Greetings from the Capital Region Interfaith Housing Initiative. It is a pleasure to be here with you in declaring our firm support for this recent update to Edmonton’s plan to end homelessness.
The Interfaith Housing Initiative began eight years ago as Edmonton began this work with A Place to Call Home; the ten year plan. As you, the city committed to this task, faith communities also stood up to say, ‘This is important to us too! How can we help?
We are Roman Catholics, Muslims, Sikhs, Unitarians, Anglicans, United Church, Christian Reformed, Zoroastrian, Evangelical, Lutherans, Jewish and Hindu… [we could go on for a while]. We were here in year one, and at year eight, we are still here continuing to work beside you, because there are many things we do not agree on, but we do all agree on the need to love our neighbour, and to care for our neighbour. At a stakeholder luncheon hosted by Archbishop Richard Smith last week, he spoke to the group; noting that after eight years, it is clear that the work is not done and neither are we.
So we stand here today in support of this update to the plan. It is absolutely critical that we together find the heart, the resources, and the courage to pursue a wise and compassionate response, and see it done well.
Let me highlight a few things in the update that resonate deeply with what we see. Early on, we recognized a need showing up in the Housing First approach. One of the biggest reasons people were failing in the program was loneliness. They had a home and were getting help and supports to recover from addictions and trauma, or overcome mental illnesses; like trying to claw their way up a mountain, and in many cases, they felt like they were doing it alone. So we helped develop a program called Welcome Home that matched a few volunteers to come alongside sincerely as a friend; to go for coffee or a long walk, to make that phone call just to check in, to commit to being in regular contact and support for at least a year. And we are happy to say that this program continues to be very meaningful for both participant and volunteer; with many friendships going well past that one year!
But then their time with Housing First might run out, and without the continuing supports our friend was back on the street. Needless to say, it was very discouraging for everyone involved! So we, along with many others raised our concerns… and we are happy to see that the new update hears and answers them; identifying the need for greater Permanent Intensive Case Management Resources, and its strong emphasis on filling the paralyzing gap in Permanent Supportive Housing. These long-term helps and supports are critical for people who have been battling numerous complex and chronic barriers. And we have seen how places like Ambrose Place and Grand Manor and other PSH facilities provide real places of real hope and healing for our most vulnerable.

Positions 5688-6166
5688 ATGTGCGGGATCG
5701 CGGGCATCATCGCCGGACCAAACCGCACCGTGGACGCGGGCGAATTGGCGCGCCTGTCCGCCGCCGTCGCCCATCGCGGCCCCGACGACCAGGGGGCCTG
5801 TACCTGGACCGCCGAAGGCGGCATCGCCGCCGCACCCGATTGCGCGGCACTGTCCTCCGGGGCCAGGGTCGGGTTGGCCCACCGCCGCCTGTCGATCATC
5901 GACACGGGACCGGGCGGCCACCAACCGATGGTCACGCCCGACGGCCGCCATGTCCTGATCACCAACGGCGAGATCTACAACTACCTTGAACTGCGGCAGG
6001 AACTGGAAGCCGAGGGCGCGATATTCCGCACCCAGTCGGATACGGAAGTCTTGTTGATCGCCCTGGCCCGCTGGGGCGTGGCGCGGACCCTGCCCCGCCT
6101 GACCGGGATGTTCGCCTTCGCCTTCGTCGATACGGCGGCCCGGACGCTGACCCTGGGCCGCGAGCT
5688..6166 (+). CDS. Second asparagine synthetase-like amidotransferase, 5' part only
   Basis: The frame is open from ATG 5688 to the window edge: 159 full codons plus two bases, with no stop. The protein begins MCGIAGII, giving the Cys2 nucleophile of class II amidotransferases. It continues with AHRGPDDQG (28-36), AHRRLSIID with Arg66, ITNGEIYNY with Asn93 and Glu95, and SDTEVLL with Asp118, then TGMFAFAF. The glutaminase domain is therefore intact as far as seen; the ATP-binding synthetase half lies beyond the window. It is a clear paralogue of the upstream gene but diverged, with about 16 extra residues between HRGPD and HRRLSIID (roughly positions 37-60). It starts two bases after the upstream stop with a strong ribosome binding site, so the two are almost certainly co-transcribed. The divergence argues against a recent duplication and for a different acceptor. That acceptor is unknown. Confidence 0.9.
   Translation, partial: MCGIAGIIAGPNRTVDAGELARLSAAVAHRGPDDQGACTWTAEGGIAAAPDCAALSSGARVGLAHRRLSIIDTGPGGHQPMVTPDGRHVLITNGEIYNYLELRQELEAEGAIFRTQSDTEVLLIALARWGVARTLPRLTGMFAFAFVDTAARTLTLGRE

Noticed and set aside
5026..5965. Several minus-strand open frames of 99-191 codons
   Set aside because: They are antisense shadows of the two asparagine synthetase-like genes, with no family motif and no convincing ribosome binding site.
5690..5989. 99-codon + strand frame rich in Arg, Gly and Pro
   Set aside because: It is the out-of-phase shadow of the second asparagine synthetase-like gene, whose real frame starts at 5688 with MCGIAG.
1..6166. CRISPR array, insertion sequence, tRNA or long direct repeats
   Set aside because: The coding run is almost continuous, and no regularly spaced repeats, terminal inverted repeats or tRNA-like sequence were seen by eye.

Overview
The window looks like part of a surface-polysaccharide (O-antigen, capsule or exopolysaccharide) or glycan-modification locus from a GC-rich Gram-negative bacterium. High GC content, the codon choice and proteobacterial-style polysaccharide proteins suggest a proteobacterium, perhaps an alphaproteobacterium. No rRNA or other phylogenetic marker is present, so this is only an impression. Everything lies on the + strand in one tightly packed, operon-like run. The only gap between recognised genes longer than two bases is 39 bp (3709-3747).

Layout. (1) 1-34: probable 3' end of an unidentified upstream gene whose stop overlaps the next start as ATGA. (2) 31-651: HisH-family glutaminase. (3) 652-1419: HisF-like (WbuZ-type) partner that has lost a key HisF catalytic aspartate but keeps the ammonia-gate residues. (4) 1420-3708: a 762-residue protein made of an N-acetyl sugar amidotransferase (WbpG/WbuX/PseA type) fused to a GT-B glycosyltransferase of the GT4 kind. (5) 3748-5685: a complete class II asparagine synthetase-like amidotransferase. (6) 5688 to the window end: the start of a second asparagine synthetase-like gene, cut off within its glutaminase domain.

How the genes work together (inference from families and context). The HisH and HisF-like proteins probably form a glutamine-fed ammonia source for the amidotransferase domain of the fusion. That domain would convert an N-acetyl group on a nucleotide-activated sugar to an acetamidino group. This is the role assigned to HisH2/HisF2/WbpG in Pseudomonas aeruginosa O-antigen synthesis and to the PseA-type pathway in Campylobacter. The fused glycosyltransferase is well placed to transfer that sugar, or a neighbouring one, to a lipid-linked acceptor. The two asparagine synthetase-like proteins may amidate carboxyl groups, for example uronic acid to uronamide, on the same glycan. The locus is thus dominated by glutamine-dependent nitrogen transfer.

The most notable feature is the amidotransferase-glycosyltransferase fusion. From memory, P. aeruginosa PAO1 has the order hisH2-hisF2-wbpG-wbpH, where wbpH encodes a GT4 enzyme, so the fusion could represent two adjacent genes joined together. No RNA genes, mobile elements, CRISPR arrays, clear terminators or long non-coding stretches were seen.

And on that front, we continue to work hard with you. Finding new land and welcoming communities as home for all this Permanent Supportive Housing is very difficult and complex work. We are bringing the challenge of finding land to faith communities, and some are answering that call. We have been hosting workshops in communities around the city, helping local neighbourhoods generate wisdom on what a healthy response to new neighbours and new units of affordable housing look like. We want you to know that there are many very reasonable and constructive communities out there, and they have a lot of great wisdom and insight to bring to the table. And most recently, we have embarked on a partnership with End Poverty Edmonton, and possibly Edmonton Federation of Community Leagues to develop effective community consultation resources to aid developers and local neighbourhoods in sitting down together.
People of Faith have been at this a long time, and we want you to know we are still here and ready to go another round. Let’s get this right together.
Presentation by CRIHI Housing Ambassador, Pastor Mike Van Boom